So, if the planet doesn't orbit a sun, can it still be called a planet?
How can you tell how far away stars, planets, and comets are without modern instruments?
After the country's most star-spangled holiday, NASA adds a few more to the stellar catalog.
Astronomers have proposed two theories to explain the mysterious origin of blue stragglers.
What makes the sun shine? It's a question we rarely give much thought. However, there is a scientific explanation for this commonplace phenomenon.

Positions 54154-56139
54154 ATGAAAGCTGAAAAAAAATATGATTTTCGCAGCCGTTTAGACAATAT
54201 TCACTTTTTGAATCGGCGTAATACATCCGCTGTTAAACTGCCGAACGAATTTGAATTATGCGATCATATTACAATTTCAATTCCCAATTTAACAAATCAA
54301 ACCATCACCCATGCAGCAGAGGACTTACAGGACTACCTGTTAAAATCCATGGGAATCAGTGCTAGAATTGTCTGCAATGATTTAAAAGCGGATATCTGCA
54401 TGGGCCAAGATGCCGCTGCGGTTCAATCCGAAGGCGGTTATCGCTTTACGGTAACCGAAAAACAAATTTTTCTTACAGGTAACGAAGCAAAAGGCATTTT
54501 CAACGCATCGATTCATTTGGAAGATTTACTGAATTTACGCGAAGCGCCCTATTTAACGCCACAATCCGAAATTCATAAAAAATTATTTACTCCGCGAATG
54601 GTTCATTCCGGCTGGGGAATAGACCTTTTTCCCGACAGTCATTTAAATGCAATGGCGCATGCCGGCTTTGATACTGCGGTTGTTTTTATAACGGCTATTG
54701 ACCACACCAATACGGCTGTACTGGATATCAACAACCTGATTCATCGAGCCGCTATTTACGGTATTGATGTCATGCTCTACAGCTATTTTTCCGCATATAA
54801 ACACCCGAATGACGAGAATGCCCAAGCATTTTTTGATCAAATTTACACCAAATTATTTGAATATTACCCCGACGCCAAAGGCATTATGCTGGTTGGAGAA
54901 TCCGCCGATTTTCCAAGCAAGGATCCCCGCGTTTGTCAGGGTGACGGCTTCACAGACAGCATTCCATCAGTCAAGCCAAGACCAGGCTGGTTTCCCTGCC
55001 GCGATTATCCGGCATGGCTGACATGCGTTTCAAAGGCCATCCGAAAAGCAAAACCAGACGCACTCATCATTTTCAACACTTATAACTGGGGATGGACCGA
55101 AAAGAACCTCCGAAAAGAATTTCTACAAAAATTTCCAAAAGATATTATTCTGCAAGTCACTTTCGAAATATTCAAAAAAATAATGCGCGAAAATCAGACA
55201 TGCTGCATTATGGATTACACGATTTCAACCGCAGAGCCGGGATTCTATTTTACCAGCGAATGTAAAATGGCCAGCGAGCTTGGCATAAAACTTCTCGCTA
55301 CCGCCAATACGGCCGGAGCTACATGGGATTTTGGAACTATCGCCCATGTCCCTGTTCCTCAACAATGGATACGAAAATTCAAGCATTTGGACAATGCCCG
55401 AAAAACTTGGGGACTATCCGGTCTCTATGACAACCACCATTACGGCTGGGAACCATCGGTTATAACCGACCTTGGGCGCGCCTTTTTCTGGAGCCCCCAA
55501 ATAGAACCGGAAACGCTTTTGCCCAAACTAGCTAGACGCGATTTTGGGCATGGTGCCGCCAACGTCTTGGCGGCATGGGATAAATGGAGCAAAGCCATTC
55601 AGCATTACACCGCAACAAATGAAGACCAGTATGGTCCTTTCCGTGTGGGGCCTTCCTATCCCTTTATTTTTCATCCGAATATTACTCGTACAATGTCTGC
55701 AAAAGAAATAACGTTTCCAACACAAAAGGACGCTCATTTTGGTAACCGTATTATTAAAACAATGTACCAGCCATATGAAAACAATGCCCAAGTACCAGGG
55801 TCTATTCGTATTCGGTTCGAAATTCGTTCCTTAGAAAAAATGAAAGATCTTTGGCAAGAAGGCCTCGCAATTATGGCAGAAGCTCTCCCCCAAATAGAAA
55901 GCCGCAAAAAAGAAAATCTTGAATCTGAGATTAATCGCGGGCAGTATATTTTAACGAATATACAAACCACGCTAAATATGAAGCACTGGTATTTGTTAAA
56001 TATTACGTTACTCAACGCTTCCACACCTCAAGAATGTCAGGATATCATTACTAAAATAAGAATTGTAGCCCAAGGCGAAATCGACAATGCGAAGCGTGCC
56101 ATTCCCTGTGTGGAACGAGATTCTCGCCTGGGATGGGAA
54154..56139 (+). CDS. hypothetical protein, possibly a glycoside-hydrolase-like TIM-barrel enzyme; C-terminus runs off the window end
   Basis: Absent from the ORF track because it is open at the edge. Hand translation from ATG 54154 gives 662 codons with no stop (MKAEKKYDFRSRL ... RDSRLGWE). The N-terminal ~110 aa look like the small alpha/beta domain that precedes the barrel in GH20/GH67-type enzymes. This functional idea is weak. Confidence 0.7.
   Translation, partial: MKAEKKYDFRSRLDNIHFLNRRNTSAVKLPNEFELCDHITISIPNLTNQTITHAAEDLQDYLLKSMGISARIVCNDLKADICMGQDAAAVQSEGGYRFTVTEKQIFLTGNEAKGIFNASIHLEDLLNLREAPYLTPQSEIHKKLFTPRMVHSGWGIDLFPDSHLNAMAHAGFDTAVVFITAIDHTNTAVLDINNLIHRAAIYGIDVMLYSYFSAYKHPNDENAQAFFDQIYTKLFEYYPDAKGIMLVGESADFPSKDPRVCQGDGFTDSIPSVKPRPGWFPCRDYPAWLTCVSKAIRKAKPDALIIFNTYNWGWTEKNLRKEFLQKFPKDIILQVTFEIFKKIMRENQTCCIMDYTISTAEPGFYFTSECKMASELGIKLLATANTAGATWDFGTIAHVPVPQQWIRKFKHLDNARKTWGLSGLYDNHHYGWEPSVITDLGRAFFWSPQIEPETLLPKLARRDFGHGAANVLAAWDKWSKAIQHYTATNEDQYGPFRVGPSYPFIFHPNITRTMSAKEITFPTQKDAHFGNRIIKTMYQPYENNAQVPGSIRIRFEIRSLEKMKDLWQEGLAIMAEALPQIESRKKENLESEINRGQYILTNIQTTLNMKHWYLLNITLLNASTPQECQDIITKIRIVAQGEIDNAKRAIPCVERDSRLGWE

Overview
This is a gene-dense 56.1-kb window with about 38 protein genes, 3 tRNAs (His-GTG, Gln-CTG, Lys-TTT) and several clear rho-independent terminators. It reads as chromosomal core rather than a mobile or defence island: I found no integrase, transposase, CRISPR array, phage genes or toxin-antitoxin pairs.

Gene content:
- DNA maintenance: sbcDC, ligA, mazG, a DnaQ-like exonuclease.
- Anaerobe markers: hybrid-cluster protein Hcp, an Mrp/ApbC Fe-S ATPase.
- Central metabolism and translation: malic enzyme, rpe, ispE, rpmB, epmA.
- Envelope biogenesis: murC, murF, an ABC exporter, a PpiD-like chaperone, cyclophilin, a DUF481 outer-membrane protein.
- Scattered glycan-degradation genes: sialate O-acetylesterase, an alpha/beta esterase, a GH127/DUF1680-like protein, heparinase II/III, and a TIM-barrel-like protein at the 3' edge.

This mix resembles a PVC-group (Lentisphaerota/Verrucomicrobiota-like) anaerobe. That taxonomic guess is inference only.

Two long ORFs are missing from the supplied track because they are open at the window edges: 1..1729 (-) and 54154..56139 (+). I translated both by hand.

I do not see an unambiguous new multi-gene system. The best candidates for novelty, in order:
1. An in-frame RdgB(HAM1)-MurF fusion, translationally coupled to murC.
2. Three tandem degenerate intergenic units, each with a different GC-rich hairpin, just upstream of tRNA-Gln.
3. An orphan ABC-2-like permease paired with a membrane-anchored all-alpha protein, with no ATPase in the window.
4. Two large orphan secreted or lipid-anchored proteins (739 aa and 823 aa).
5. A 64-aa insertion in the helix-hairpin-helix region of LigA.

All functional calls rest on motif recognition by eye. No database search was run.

The physicist Artur Eddington once said he hoped one day science would have advanced far enough to understand "so simple a thing as a star."
Have you ever considered the possibility that the sun will eventually burn out?
To really behold the stars these days, you have to travel far from cities and towns to escape urban glow. The magnificent sight of the Milky Way, for example, can now only be seen in rural areas. But why do we shine light up into the sky in the first place? We need light shining down on streets and walkways–not up into the sky!
The theory behind this legend goes like this: Daytime is bright, due to the sun. If you view a sunless piece of sky through a long tunnel, there should be no way for the sunlight to get into your eyes. Therefore, you should see stars.